By Tom White and Phil Leake, PA
Cristiano Ronaldo’s “betrayal” outburst is the latest note in his troubled season at Manchester United.
The Portugal great, who was left out of Sunday’s squad against Fulham, told TalkTV’s Piers Morgan Uncensored he felt betrayed at the club and that manager Erik ten Hag and the club’s hierarchy are trying to force him out.
If this is to be the end of Ronaldo’s Old Trafford return, the PA news agency assesses his impact in his second spell and how it compares to his first.
Ronaldo’s goals gained United 14 points last season, almost a quarter of their 58-point total and a tally exceeded only by his 31-goal season in 2007-08 when his efforts were worth 19 points.
He scored almost 42 per cent of United’s 57 league goals, breaking 40 per cent for the second time after 2007-08, and his effect on their win percentage was striking.
United won 14 of Ronaldo’s 27 starts, 51.9 per cent and, while that percentage was the lowest of his United career, their win ratio dropped all the way to 18.2 per cent in the games he did not start. They averaged 1.70 points per game with him in the XI, compared to 1.09 without.
It is a very different story this season, even though his one goal, as a substitute against Everton, turned a draw into a win and was therefore worth two points.
United have won only one of his four starts, against West Ham on October 30 when he captained the side, and have averaged just a point per game with him in the starting line-up compared to 2.20 without.
Perhaps the biggest obstacle to success for Ronaldo is the incompatibility between an increasingly static ‘number nine’ and Ten Hag’s demanding pressing system.
Having made his name as a teenage winger after initially arriving from Sporting Lisbon in 2003, Ronaldo steadily took on more of a finishing role and, after his move to Real Madrid in 2009, evolved into an out-and-out centre-forward – and that is reflected in his level of involvement in the game and the nature of his contributions.
Having approached 2,000 total touches in the 2006-07 and 2007-08 Premier League seasons, he broke that threshold in 2008-09 and averaged 2,018 touches for those three campaigns – the earliest for which such data is available on the league’s official website.
Last season, by contrast, he was on the ball just 1,237 times in the league – in slightly less playing time, but the difference of around 300 minutes, or 11 per cent, from his average season before leaving is minimal compared to the near 40 per cent drop-off in involvement.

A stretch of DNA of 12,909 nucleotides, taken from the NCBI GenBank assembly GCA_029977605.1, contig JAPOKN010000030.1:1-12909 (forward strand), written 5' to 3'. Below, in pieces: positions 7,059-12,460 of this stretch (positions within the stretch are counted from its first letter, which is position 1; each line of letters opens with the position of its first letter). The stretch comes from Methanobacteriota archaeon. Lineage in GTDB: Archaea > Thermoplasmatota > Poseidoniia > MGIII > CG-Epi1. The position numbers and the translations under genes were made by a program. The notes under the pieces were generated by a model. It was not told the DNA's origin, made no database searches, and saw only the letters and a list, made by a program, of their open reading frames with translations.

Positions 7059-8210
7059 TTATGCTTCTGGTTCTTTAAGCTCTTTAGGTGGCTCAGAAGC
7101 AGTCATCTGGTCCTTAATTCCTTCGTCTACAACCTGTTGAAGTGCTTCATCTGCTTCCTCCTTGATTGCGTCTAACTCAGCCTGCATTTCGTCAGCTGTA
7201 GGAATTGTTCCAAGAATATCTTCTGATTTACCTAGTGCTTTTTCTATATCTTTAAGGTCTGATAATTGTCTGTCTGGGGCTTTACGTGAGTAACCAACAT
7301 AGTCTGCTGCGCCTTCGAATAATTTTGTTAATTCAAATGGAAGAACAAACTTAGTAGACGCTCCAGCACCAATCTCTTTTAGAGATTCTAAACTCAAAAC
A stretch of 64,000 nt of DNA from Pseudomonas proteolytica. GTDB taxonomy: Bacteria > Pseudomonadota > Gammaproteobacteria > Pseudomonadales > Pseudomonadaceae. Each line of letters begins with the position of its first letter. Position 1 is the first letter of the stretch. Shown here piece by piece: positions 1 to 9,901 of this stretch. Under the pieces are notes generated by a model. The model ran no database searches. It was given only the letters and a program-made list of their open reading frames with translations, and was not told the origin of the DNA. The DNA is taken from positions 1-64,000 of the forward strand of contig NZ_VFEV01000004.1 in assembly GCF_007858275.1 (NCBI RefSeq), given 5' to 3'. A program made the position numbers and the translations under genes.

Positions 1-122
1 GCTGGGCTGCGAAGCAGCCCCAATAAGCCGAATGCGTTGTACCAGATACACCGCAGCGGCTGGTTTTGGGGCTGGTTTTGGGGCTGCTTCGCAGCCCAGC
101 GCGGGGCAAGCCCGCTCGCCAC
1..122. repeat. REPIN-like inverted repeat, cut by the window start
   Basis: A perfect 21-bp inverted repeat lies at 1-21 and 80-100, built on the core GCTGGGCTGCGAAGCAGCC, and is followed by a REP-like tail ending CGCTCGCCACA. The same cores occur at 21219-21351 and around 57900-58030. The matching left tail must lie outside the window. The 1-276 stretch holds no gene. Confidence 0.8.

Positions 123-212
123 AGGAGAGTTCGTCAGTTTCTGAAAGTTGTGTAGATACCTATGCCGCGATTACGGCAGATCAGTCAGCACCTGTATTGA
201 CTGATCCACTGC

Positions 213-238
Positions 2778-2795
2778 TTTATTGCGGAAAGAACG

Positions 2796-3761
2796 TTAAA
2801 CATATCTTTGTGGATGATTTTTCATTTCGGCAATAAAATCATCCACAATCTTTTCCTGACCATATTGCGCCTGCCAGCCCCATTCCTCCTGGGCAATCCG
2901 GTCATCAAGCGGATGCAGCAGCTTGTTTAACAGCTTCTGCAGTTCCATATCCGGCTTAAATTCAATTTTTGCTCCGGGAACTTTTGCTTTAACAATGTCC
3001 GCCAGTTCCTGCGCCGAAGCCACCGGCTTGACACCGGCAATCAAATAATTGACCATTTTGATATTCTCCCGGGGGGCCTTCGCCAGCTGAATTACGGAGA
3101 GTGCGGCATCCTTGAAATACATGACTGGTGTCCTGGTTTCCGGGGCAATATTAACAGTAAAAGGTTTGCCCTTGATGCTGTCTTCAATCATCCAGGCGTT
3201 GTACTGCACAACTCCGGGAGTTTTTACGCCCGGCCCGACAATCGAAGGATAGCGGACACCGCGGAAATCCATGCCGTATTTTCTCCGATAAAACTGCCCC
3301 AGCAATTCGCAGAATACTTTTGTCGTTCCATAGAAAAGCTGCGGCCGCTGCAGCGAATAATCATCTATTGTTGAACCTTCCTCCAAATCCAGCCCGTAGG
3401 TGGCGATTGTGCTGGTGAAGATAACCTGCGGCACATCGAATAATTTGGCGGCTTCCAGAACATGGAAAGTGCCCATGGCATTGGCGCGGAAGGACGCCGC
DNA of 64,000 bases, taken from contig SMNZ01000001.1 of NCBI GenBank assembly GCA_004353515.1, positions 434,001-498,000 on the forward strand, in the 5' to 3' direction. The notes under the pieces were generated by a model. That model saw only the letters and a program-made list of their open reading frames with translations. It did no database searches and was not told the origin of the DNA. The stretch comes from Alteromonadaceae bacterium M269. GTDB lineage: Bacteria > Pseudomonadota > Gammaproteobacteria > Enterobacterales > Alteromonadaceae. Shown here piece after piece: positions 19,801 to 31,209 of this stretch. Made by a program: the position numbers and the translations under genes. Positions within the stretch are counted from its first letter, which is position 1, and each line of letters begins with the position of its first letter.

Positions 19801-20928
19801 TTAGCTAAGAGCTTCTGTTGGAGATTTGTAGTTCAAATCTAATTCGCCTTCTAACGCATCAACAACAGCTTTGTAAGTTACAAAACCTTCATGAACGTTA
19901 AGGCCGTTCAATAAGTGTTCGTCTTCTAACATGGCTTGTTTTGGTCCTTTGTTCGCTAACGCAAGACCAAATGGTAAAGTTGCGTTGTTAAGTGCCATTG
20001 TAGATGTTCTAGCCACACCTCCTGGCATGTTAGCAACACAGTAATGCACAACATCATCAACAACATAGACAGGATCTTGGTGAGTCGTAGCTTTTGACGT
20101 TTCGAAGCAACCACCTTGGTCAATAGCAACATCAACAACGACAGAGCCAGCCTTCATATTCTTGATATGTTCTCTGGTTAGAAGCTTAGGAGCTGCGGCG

Adding in this season, 9.2 per cent of Ronaldo’s touches since returning to the club have been shots, up slightly on 8.9 per cent over his prolific scoring seasons before leaving.
The decline in his overall involvement, though, drops him from almost six shots per 90 minutes across those last three seasons of his first spell to just over four per 90 since his return.
He converted nearly 10 per cent of his shots in 2006-07 and 2008-09, to score 17 and 18 goals, and almost 18 per cent for his 31 goals in the intervening campaign. He needed to nearly match the latter figure for last season’s 18, converting 16.4 per cent of his attempts, and has one goal from 25 shots this term (four per cent).
More noticeable is the increase in passing which now accounts for over 70 per cent of his touches, compared to 58.5 per cent before his departure. The combined figure is up from 67.4 per cent to 79.9 per cent, painting Ronaldo as a pass-or-shoot focal point in a system built on fluid movement and high energy.
Despite his current slump, Ronaldo still has more Premier League goals aged 37 than any other player – the goal against Everton was his 11th, one more than Teddy Sheringham.
Sheringham went on to score a further nine, becoming the only 40-year-old to score in the Premier League, to leave him with a record 19 after turning 37.
Ronaldo would need to somehow come back into the fold and add another eight to his tally to match that but ranks second ahead of Gary Speed, who netted nine times after his 37th birthday. Les Ferdinand (eight) and Graham Alexander (seven) complete the top five.